Sirius Lee

Re: toxic

"We should be educating people on how to build software from source..."

Yeah, because *everyone* want to spend their lives doing that. "Hi Gran, did you update your Linux today? How did you get on compiling everything/"

Windows 11 usage stats within touching distance of... XP

Sirius Lee

Go back and look at the El Reg comments about Windows 10

There must be a file in the El Reg editorial room labelled something like: "Posts to use when Microsoft releases a new OS version". It will probably have a post-it note attached explaining that many readers will not have been readers when the earlier version was release or will have forgotten.

Come on El Reg, post something different.

Twitter faces existential threat from world's richest techbro

Sirius Lee

The Twitter PR starts

Whole article could have been written by the Twitter board. C- They will need to do better.

Arm China boss happy with Nvidia acquisition collapse

Sirius Lee

Maybe a simpler explanation is that Wu did not want to be part of the Nvidea purchase so the relationship between Wu and Arm has been characterised by ARM's PR machine as adversarial. Now the deal is dead, the ARM CEO departed and a different future beckons for ARM maybe we'll see a different perspective over the next few months about ARM China from ARM's PR machine as the new CEO delivers on a different plan.

'At least' 6.5 exabytes lost after contamination hits Kioxia/WD 3D NAND fabs

Sirius Lee

In a WD board meeting: "Have you seen the profits the CPU vendors are making from the 'shortage' of chips?"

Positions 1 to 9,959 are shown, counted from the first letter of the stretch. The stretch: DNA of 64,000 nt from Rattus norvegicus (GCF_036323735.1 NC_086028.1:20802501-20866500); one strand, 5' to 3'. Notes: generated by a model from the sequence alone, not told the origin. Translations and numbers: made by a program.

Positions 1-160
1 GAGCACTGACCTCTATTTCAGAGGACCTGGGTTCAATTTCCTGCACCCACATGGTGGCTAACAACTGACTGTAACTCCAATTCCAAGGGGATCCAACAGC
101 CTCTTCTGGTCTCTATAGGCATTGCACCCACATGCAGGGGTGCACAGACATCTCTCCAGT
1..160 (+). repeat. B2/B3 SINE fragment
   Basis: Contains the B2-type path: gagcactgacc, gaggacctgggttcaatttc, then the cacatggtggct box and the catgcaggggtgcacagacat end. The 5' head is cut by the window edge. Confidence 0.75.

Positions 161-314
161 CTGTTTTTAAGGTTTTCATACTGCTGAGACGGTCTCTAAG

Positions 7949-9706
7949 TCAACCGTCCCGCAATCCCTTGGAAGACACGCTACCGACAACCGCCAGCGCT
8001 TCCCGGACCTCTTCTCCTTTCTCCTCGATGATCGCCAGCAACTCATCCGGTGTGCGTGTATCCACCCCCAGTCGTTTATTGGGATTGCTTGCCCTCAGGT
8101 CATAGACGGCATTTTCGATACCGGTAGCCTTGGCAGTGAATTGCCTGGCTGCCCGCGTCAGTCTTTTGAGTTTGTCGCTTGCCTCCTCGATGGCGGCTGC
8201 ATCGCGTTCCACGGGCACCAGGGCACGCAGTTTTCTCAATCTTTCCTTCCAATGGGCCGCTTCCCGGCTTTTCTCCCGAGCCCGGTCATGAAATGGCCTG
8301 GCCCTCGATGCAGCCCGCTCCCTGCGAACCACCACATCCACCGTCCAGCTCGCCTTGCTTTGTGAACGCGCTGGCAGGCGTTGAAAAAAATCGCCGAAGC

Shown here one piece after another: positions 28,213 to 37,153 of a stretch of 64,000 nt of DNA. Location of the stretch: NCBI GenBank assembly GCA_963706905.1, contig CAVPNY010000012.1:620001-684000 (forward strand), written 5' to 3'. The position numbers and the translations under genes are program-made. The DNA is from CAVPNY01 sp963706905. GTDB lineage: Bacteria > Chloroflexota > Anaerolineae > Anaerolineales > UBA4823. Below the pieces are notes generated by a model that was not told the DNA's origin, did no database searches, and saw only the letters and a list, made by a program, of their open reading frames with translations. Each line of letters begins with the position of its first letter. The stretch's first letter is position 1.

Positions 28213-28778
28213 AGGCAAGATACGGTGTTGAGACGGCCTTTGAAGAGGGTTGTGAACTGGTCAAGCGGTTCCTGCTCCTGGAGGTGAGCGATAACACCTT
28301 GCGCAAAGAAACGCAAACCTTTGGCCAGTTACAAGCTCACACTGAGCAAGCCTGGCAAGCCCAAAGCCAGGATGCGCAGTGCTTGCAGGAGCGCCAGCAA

"Yeah, who'd have thought you could make more money by selling less"

"Hey, that gives me an idea. That fab in china..."

Party on Semiconductor Street as worldwide 2021 revenues top record half a trillion dollars

Sirius Lee

Surely executives at chip manufacturers are realizing if they make and ship less of their product ensure a continuing 'shortage' they can increase revenue and profit. Given this background, why would any rationale executive ever make sure there is enough supply to meet demand. These economics would require that if demand drops so there is an over supply the manufacturer should destroy the excess product so the 'shortage' is maintained.

Government-favoured child safety app warned it could violate the UK's Investigatory Powers Act with message-scanning tech

Sirius Lee

In this case I don't think your point is valid. If the recipient of emails wishes, the content of all messages can be routinely processed for viruses and spam by a processor. Sometimes that processor is the recipient but most times it is an email service provider such as Google or Microsoft. We don't ask the recipient if its OK for their message to be checked, it just happens.

If an application checking the content destined for minors cannot be checked by an app like the one mentioned in the article then it cannot be checked for viruses and spam either. The laws referenced in the article and virus/spam checking processes have co-existed for decades without email service providers being hauled before the courts.

Likewise, the case that such processing might cause defamation seems also spurious. If the assertion that a message might contain offensive material is considered to be defamation presumably the assertion that an email contains a virus is no less offensive but again, no recipients have been prosecuted on this basis. Why not? Because no court would accept it.